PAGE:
I am not writing about this because I am proud of it, but because it is all true, and the picture would not be complete with out it. Neither do I want to make believe that I would like to go back to that kind of liv ing. My parents talked many times about selling the old farm and moving some where, where the children could get an education, but it was a hard job to sell. They talked about getting eight hundred dollars for the two hundred acres, the railroad came and they gave it up and stayed. The younger children got a fair education but the older ones got very little, as you can see by my writing.
It requires more education now; high school only prepares one for common labor now. If a person learnes all there is to learn now he would have so much knowledge that he couldent use it all. It is all cut up into different specialized studies. If one learns all about any one of them he is pretty well educated. Everything is highly specialized. The family doctor is a very important man in his community; if there is something too serious for him to handle he can guide you to the proper specialist, that is well trained in that special kind of work. This has caused many peo ple to enjoy longer and happier lives, [but] as they conquer one killer another shows up. They will never be able to keep us from dying with something because the living know they shall die. That is as cer tain as paying taxes so lets not condemn the doctors if some one happens to die. They are doing a wonder ful job, if every one was able to take advantage of their great skills. They spend half their lives prepar ing them selves to work the other half. They are inti tled to a lot of consideration.
I rember the first matches we got; they were large long sticks, had the picture of a mule on the box. We called them mule matches. When you would strike one it would fiz and smoke for a while, fill the house with sulphur fumes then blaze. Then we got a different kind of matches. They were smaller and would pop like a cap pistol. The kids would slip them out and pop them with a hammer.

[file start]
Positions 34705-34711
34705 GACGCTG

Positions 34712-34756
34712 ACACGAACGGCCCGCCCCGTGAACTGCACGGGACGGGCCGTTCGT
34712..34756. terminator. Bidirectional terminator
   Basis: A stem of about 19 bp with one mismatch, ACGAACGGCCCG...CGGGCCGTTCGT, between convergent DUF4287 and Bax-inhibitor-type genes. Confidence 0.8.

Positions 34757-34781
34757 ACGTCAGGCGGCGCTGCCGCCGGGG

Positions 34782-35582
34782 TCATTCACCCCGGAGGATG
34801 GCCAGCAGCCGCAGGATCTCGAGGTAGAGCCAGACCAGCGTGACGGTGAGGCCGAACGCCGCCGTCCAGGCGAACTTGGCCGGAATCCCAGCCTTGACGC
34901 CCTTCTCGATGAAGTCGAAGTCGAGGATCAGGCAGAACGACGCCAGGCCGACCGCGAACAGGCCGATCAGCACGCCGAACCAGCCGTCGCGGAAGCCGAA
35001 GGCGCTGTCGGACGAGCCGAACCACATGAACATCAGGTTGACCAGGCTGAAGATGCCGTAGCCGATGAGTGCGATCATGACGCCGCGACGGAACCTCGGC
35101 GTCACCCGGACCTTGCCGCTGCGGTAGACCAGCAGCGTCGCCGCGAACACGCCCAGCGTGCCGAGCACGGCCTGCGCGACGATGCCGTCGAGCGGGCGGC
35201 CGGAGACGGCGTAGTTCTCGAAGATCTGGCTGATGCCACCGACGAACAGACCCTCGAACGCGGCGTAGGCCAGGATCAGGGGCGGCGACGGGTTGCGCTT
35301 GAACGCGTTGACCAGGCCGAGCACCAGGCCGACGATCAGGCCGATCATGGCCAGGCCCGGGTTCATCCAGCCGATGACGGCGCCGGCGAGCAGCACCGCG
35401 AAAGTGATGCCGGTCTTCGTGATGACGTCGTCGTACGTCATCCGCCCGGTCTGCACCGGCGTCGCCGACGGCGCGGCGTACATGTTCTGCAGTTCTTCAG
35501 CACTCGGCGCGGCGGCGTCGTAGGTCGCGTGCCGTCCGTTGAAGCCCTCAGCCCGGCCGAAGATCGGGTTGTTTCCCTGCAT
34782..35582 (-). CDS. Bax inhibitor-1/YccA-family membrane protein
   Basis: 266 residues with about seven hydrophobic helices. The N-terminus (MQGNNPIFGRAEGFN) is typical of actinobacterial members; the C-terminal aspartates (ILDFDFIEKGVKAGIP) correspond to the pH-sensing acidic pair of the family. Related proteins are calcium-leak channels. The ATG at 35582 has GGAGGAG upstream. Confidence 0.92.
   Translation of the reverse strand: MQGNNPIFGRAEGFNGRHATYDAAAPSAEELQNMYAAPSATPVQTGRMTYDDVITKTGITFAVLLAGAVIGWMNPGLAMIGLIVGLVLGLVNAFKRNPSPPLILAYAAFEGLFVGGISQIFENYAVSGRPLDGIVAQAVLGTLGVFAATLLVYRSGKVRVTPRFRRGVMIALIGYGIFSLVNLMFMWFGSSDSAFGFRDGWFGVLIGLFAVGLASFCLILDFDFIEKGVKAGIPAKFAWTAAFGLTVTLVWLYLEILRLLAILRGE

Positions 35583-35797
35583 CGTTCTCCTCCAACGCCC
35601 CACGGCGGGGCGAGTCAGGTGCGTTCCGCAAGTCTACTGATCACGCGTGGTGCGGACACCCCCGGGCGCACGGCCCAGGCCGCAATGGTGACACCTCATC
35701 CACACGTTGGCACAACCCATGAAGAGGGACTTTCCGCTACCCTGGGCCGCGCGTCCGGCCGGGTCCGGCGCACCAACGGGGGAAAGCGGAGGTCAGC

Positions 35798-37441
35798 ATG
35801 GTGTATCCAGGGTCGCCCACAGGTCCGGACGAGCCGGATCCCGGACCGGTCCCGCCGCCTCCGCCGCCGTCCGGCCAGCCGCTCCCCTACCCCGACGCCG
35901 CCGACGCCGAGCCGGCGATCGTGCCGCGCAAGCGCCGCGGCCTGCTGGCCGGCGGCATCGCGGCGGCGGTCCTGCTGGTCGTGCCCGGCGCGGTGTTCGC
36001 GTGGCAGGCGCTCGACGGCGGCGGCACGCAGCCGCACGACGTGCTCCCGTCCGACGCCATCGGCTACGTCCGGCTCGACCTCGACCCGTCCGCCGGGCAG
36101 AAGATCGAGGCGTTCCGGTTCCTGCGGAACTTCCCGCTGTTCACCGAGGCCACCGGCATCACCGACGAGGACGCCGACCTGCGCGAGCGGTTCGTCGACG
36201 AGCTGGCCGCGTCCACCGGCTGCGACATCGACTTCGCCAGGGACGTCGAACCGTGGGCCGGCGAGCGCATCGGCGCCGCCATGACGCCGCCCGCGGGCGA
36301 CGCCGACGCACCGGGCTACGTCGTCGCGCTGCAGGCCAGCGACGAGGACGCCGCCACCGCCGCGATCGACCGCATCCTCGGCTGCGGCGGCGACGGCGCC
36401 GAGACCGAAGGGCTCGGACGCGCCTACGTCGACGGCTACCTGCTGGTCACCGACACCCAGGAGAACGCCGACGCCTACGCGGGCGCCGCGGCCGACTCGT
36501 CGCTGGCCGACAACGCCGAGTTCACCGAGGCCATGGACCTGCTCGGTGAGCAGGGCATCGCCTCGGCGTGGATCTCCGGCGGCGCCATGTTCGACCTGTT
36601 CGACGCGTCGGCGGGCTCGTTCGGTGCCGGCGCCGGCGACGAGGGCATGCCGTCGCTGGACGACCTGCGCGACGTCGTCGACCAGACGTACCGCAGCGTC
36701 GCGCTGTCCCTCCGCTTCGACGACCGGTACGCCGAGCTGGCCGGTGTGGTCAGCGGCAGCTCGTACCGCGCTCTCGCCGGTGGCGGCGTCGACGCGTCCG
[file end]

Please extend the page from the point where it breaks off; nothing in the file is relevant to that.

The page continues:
Then mother got a cook stove. Father built another log house bout ten feet from the other one; he laid logs across from the top and put a roof over the space between them. Mother put the cook stove in the new house and used it for a kitchen and dining room. She also put a bed in the new room. This gave us more room. Mother then got a new sewing maching. It was a New Home [caps added] drop head. The agent brought it to the house and demonstrated it. Father wasent too much interested in buying it but mother was so he bought it, fifty five dollars on 9 years time.
We had a spring near the house that would always go dry in summer and we would have to carry water from a spring down on the creek bank about one fourth mile away and we either had to haul water to wash cose [clothes] or take them to the creek and wash them. Finely he had a well drilled right by the door. It was only twenty seven feet deep and stood half full all the time of cold clear water.
About 1895 I was big enough to help saw and we cut logs, hauled them to Bill Powels mill on fall creek and had lumber sawed to build a new box house. We built it one and one half stories high, made clap boards for the roof, went out on Dewey Bald, cut tim ber, dragged it with the team and made a large pile. Hauled lime stone rock, piled them on top and set fire to the log heap and burned lime to build the stone chimney and fireplace. We moved into it and wrecked the old log houses for fire wood.
To be continued.